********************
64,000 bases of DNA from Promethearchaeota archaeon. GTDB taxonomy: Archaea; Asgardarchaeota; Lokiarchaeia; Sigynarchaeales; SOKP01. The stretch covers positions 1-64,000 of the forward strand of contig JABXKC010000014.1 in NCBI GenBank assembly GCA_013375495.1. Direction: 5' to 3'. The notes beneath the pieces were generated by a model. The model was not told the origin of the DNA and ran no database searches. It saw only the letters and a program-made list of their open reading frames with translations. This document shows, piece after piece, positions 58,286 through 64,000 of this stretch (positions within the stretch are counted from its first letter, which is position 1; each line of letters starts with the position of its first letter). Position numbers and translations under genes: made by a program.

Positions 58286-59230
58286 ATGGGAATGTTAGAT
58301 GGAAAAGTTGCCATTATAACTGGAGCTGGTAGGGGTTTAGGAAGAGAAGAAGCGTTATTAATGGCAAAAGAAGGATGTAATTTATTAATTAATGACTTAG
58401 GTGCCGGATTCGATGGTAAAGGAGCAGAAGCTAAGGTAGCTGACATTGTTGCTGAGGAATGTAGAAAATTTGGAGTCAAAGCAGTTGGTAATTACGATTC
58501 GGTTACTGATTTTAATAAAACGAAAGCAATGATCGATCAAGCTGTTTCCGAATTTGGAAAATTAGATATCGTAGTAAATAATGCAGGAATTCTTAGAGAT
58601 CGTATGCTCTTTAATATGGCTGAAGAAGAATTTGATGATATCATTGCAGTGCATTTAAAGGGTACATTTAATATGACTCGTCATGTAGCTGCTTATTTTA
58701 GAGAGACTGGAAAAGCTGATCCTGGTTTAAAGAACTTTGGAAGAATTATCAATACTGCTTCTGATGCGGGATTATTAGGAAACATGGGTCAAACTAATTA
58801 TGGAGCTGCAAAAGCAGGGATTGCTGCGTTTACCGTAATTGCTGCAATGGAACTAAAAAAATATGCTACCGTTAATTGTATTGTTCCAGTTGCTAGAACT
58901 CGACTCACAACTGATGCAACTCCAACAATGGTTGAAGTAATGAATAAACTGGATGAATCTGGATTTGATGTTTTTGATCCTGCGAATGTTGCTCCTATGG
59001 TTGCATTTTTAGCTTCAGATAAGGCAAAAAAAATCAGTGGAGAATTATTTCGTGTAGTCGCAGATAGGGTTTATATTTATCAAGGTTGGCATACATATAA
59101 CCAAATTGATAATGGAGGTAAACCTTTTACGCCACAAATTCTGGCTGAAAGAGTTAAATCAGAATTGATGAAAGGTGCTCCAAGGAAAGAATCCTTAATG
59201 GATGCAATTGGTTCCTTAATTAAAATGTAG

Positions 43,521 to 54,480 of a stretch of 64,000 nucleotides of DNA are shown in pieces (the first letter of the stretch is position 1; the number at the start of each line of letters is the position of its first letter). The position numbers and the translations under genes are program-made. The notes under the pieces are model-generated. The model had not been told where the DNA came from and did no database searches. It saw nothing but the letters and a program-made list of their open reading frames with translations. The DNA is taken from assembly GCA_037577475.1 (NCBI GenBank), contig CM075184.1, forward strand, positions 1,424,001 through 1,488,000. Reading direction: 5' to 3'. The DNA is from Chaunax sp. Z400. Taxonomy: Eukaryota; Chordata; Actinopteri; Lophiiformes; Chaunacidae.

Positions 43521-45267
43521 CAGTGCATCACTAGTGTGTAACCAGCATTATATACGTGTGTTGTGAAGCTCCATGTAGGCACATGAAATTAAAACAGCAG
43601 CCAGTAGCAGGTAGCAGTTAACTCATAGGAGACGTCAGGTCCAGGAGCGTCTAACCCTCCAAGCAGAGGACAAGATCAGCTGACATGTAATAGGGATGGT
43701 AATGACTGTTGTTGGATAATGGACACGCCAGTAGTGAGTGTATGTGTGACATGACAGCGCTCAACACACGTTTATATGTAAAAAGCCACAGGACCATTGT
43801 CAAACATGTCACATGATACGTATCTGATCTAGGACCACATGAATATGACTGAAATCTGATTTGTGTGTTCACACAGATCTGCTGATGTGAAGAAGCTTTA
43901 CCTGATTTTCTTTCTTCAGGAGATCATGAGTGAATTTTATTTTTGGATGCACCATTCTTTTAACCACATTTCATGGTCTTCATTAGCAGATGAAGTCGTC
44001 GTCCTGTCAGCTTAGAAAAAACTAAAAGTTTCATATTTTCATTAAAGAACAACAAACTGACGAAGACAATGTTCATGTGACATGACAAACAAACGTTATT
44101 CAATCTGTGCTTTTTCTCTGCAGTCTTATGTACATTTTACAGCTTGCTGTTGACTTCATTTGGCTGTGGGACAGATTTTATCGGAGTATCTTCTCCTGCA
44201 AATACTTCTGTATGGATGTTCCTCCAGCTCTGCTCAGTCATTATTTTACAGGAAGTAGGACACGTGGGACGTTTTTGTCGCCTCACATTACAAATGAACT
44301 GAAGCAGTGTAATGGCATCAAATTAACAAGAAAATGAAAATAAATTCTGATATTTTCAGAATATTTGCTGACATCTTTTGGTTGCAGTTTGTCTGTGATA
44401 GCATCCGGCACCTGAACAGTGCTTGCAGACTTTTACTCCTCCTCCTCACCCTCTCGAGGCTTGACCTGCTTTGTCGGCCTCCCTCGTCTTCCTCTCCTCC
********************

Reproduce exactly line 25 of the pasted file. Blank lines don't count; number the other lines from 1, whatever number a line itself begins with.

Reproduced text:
44401 GCATCCGGCACCTGAACAGTGCTTGCAGACTTTTACTCCTCCTCCTCACCCTCTCGAGGCTTGACCTGCTTTGTCGGCCTCCCTCGTCTTCCTCTCCTCC